Sopa Paraguaya

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Hands-on time:
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Yield: 12 to 16 servings

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I absolutely adore the dialogue this humble newsletter engenders with readers. Susan Murphy from Long Island wrote me the following after receiving her Autumn issue of The Baking Sheet®:

"...the recipe for the Potato Borek made me think of a recipe that I just found in a 1983 cookbook with international recipes from countries all over the world. I picked up the cookbook for $1.00 at a library in Rhode Island which sells books to raise money. One recipe in particular caught my attention for Sopa Paraguaya-Paraguayan Cornbread. The recipe consisted of onions, chopped and fried in oil, milk, salt, lard or vegetable oil, cheese, cottage cheese, cornmeal, and eggs. It was heavy on the fat and the onions. So I did a search on the Internet and came up with a few hits for Sopa Paraguaya, but none that sounded really good and at least somewhat healthy. Do you have any recipes for Sopa Paraguaya?"

Off I went on a recipe hunt. I found a number of recipes, each of which had something about it that appealed, but none that I was willing to buy into altogether. So I did some combining and morphing and testing. I learned that Paraguayan cornbread is often baked in the drippings from a roast chicken, which sounded mighty good to me; something like a Latin American Yorkshire pudding. Some recipes called for separating the eggs and folding them in, but that seemed a bit prissy for what was originally a sturdy country dish, often served next to a hearty beef soup or stew. As the recipe came together, I realized it was a nutritional powerhouse. One serving has practically all the whole grains you're supposed to be getting per day, there's lots of protein from the cheese, and with a couple of minor tweaks it can be made with very little cholesterol.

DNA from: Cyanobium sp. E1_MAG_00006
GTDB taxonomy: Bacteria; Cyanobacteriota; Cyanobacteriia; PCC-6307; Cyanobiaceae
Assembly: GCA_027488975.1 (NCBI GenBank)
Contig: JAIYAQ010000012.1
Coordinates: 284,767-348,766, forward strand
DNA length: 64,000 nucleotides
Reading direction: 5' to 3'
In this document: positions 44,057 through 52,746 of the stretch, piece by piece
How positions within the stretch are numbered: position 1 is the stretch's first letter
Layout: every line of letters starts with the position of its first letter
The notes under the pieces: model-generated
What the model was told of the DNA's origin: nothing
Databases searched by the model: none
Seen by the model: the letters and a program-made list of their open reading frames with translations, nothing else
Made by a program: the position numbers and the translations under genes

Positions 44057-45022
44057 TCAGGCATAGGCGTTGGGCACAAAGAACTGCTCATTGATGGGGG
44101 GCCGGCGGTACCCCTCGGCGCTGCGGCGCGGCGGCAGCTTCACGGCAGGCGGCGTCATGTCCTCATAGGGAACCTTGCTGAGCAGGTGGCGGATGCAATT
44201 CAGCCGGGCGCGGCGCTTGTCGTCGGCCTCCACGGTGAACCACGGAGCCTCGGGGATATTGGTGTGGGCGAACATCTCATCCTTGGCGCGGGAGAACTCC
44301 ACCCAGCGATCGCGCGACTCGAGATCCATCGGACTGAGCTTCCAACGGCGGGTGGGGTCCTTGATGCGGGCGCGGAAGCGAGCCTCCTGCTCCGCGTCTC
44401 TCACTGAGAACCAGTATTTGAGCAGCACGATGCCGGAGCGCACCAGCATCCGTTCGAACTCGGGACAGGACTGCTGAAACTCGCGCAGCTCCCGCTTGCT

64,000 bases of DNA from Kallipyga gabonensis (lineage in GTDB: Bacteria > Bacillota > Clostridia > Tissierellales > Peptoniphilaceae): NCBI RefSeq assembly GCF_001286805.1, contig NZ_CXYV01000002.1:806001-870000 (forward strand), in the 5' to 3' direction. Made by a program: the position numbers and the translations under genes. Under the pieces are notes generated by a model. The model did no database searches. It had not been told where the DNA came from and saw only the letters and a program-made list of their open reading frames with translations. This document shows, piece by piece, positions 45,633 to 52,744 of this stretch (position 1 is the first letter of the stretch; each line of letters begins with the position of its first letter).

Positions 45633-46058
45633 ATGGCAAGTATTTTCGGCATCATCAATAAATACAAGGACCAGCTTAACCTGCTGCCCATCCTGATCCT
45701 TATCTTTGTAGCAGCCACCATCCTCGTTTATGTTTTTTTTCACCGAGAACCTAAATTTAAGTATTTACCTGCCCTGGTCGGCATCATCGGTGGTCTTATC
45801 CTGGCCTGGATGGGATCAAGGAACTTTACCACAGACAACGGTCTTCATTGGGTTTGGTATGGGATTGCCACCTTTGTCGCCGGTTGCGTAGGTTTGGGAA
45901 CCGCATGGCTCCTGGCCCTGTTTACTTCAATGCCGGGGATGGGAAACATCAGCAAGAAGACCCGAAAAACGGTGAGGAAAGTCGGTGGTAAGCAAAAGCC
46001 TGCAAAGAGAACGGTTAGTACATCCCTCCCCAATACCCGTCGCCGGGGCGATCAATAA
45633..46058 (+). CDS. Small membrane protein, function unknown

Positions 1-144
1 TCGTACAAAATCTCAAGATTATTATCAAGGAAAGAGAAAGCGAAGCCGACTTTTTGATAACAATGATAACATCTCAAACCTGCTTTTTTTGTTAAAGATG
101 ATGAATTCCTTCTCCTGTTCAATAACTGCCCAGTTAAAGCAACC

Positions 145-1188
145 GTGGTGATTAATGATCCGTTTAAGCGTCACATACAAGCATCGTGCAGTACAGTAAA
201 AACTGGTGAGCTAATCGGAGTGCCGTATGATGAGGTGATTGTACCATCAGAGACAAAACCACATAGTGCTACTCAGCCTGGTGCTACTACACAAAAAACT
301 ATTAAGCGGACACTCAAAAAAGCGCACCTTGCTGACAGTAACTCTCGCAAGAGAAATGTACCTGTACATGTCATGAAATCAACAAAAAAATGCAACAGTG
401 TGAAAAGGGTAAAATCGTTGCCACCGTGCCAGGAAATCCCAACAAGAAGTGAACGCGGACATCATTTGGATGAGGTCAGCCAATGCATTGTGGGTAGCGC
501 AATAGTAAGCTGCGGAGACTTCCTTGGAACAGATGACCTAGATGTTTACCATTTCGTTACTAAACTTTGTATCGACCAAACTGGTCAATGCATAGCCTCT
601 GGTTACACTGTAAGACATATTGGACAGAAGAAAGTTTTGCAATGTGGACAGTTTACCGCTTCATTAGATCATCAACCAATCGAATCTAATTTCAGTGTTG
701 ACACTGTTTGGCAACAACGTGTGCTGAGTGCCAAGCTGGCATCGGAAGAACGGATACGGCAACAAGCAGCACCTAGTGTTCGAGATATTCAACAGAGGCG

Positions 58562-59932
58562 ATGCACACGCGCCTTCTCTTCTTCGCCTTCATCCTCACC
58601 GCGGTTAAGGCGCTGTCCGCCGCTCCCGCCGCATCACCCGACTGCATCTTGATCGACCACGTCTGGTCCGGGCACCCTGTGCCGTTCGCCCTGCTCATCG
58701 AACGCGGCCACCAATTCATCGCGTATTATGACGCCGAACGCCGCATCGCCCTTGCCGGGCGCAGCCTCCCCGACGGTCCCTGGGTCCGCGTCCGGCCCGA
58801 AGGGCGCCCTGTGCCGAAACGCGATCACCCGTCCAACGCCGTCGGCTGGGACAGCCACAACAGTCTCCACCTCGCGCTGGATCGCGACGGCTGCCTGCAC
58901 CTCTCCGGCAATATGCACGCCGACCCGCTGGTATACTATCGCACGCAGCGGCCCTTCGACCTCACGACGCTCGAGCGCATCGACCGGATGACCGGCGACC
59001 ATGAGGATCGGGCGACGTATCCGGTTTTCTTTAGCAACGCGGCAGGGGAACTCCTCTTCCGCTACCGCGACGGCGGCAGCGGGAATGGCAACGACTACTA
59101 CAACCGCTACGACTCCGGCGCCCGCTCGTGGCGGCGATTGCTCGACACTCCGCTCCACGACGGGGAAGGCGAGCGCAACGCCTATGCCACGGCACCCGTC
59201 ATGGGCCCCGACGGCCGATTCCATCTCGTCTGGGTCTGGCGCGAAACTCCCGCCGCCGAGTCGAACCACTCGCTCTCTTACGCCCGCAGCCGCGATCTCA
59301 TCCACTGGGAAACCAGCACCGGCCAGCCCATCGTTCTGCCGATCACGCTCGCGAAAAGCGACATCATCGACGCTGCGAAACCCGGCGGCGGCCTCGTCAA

This is a dense, very moist, quite yummy dish. Perfect for winter with a roast, some chili, or some soup. I hope Susan and everyone else will find it as satisfying as we did.

Susan Reid, editor The Baking Sheet

Read our blog about this cornbread, with additional photos, at Flourish.

Sopa Paraguaya

star rating (8) rate this recipe »
Hands-on time:
Baking time:
Total time:
Yield: 12 to 16 servings
Published: 01/01/2010


  • 1 tablespoon butter
  • 1 tablespoon corn or vegetable oil
  • 1 cup diced onion
  • 1/4 cup diced red bell pepper
  • 1/4 cup diced green bell pepper
  • 1 1/2 cups cornmeal
  • 1 cup milk
  • 2 tablespoons sugar
  • 1/2 cup cottage cheese; low-fat or nonfat are fine
  • 2 large eggs
  • 1 teaspoon salt
  • 1/4 to 1/2 teaspoon coarsely ground black pepper, to taste
  • 2 teaspoons baking powder
  • 1 1/2 cups fresh or frozen corn kernels
  • 1 cup grated Monterey Jack or pepperjack cheese

Tips from our bakers

  • This is not a typical high-rising, cake-like cornbread. Midway between casserole and bread, it's very moist, and quite dense. It makes a tasty (and colorful!) accompaniment to soup or stew in the winter, and salad or grilled steak (or burgers) in the summer.


1) Preheat the oven to 375°F. Grease a 9" x 9" pan that's at least 2" deep; a shallow 2-quart casserole dish; or a 10" cast-iron skillet (at least 2" deep).

2) In a medium skillet over medium heat, melt the butter and pour in the oil. Add the onions and cook until translucent, stirring occasionally. If you're going to bake in a 10" cast-iron skillet, go ahead and use it to sauté the vegetables.

3) Add the peppers and cook for 1 more minute. Remove from the heat and cool to room temperature. If you're using the same skillet to bake the bread, remove the vegetables. There's no need to wash the pan; just wipe out any stray bits of stuck-on veggie.